• Eric the Unready


  • Graphical Text Adventure


  • Legend Entertainment


  • Legend Entertainment

Release Date:

  • 1993


  • DOS

Box Art Credit:

  • Wikipedia

Systems Used:

  • Boxer on a Mac

Carbon-izer Rating:

  • ★★ (at best)

On Wikipedia:

I'm going to add a paragraph that wasn't written at the same time as the rest of the review (written 2/1/16 instead of the rest of the review, written in 2014). Eric the Unready is, like The Shivah, TeenAgent, and Beneath a Steel Sky, one of the things I decided to play after reading a book published by HardcoreGaming101.net, but unlike others, this one was, well, a disappointment to put it mildly. I remember playing it in college, probably around 2013 or late 2012. Evidence seems to support late 2012 or maybe early 2013. Now then, on with the rest of the review as written a few years ago...

One of the candidates from the line-up of Legend Entertainment, founded by ex-Infocom companies, Eric the Unready is an example of why certain games don't work for me. Part of the joy of graphic adventure games (or even non-graphical ones) is the sense of exploration, which Eric the Unready sadly neglects. It discards a good storyline for rather silly writing--sure, there's all sorts of funny anachronisms (like the evil queen's plan to turn the entire kingdom into suburbia, or a wagon that has a bumper sticker that reads "How's my driving? Call 1-800-PISS-OFF"), but something's missing: it lacks a true point-and-click interface, which I am not too used to, but also lacks the sense of exploration: that's one of the reasons I had a bit of a soft spot for Zork. It may also be the fact that the writing is juvenile enough to appeal to the 16 and under set (like, they put unique responses if you try to have sex with any character), but it's also extremely hard--the uses for some items aren't telegraphed all that well, with puzzles that force you to remember something mentioned off-handedly in the beginning of the game.

Did I mention that like Zork it also doesn't have unlimited turns, and that you CAN die? It's not easy to find yourself in trouble (every action takes a minute, and if you "wait" too long the enemy will come and kill you, meaning that a helpful "undo" will not help you) but the deaths seemed more annoying than humorous for the most part. It's not like Sierra games where you can permanently screw yourself over (especially if it's nearing the end of the game) or kill you for touching the wrong thing, but it's more than there needs to be. In fact, it wasn't that, or any other specific thing that caused me to hate ETR. The graphics are bad but necessary to help you figure out what's going on, which is a poor excuse for the obtuse puzzles, not to mention screeching multiple beeps if you happen to press delete while trying to write something. Was that necessary?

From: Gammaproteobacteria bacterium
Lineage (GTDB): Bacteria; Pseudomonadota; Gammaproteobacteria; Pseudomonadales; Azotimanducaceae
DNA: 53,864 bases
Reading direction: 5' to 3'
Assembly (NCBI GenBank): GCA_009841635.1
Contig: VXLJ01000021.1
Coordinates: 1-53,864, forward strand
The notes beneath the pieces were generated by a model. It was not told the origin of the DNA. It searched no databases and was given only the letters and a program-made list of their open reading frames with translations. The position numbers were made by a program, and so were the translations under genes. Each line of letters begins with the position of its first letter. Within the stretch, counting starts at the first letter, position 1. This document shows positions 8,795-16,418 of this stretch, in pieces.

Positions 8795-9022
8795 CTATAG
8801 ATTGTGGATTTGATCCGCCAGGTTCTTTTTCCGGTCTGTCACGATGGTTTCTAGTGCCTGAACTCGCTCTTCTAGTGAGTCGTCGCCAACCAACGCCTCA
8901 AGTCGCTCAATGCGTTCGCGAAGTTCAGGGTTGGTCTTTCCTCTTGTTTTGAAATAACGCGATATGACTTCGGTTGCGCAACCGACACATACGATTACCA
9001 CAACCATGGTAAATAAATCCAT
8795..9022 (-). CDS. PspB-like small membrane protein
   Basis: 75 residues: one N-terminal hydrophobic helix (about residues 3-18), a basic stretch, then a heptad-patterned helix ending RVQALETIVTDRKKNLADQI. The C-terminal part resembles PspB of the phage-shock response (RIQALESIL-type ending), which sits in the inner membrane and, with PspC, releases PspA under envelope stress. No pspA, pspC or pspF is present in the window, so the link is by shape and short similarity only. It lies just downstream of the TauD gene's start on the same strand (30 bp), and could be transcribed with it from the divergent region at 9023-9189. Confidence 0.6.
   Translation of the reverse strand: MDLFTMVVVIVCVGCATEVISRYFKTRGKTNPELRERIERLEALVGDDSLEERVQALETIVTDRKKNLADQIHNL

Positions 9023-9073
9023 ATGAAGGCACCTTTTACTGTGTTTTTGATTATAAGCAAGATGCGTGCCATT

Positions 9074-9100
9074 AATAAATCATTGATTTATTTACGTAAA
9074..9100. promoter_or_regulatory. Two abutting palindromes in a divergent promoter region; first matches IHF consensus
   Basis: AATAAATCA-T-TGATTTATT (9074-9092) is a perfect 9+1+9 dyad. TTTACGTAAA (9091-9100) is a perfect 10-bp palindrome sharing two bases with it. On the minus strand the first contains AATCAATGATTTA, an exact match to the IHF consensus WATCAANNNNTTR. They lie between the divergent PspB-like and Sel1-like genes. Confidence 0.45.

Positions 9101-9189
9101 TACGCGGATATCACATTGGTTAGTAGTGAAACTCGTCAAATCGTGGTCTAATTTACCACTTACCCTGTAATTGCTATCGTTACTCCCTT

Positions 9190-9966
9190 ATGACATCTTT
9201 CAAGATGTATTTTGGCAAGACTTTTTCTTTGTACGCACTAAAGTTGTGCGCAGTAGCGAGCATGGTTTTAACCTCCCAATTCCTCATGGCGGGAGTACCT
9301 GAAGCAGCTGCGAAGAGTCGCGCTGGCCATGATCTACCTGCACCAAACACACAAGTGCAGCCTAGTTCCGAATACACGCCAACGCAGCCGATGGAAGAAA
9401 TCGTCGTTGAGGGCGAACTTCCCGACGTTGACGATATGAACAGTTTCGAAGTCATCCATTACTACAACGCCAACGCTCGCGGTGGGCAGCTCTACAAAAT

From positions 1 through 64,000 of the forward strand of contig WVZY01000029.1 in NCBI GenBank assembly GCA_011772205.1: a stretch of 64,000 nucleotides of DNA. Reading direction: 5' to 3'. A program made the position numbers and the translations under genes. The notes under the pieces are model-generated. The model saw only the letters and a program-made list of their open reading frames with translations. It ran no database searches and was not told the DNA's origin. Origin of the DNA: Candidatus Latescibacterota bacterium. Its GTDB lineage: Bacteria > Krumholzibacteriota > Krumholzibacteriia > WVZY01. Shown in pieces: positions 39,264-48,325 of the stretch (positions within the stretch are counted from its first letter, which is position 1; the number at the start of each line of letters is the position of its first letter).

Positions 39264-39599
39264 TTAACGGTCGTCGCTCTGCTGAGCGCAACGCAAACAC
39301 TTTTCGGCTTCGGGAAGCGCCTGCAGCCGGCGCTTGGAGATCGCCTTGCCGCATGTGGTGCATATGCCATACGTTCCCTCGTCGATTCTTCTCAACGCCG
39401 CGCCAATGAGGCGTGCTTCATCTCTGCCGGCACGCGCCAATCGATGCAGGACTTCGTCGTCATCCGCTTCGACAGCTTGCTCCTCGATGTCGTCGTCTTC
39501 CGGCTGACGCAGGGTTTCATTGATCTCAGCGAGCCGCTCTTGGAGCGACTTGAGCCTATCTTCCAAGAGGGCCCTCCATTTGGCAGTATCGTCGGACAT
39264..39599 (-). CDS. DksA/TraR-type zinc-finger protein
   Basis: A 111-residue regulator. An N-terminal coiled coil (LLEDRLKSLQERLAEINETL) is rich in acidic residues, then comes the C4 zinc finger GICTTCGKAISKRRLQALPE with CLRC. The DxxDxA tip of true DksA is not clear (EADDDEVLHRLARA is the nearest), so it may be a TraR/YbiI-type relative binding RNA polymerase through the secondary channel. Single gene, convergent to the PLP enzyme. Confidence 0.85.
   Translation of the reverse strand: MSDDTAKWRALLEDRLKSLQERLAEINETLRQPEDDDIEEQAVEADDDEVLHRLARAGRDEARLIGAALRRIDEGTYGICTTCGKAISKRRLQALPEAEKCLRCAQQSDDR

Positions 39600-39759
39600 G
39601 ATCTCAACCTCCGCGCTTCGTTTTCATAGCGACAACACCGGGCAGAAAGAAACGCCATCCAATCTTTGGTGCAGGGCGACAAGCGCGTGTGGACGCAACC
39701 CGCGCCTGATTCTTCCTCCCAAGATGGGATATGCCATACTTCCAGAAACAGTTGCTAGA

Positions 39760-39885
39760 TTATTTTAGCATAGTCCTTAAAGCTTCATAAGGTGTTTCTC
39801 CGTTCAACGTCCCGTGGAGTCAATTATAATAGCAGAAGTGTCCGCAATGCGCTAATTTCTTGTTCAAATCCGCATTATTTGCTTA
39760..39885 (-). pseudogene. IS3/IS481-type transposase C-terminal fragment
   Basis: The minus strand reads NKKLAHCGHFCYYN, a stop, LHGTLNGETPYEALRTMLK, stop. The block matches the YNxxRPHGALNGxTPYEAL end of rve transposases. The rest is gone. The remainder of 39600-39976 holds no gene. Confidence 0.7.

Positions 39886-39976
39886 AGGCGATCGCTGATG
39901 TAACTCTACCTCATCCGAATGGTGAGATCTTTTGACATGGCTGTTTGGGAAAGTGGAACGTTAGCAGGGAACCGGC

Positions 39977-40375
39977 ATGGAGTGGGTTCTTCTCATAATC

Much later in the game, you help out "Smirk", "Zulu", "Bones", and the rest of the crew

The final blow to the game ends with the fact that informs you it was "Eric the Unready - Part One", implying they wanted to make more of it, but frankly, since the story was already wrapped up, and unless they wanted to get into more of the background of the wicked queen and her daughter, there's nothing else to explore, unless they wanted to do more of the wacky worlds that they throw you into.

Anyway, for a more positive review, you can check out HG101's review of this game. Given that a full quarter of their screenshots involve typing "f*** [character]" (or in one case, "eat shit"), you can see ETR really isn't that funny and more in tune to minds in the gutter. If you do end up playing this game (as I ended up doing), be sure to make a grid elsewhere for the "memory" game, as it will make that part a lot less frustrating (and cannot be solved going to GameFaqs).

But to be honest, no, I don't recommend you play it. It doesn't do anything ground-breaking, the writing is a bit clever but overrated, it's full of pop cultural references that made sense in the 1990s but weren't even all that funny (or good-natured) even at the time, and you're either too old for the humor or too young for it.

May 10 2014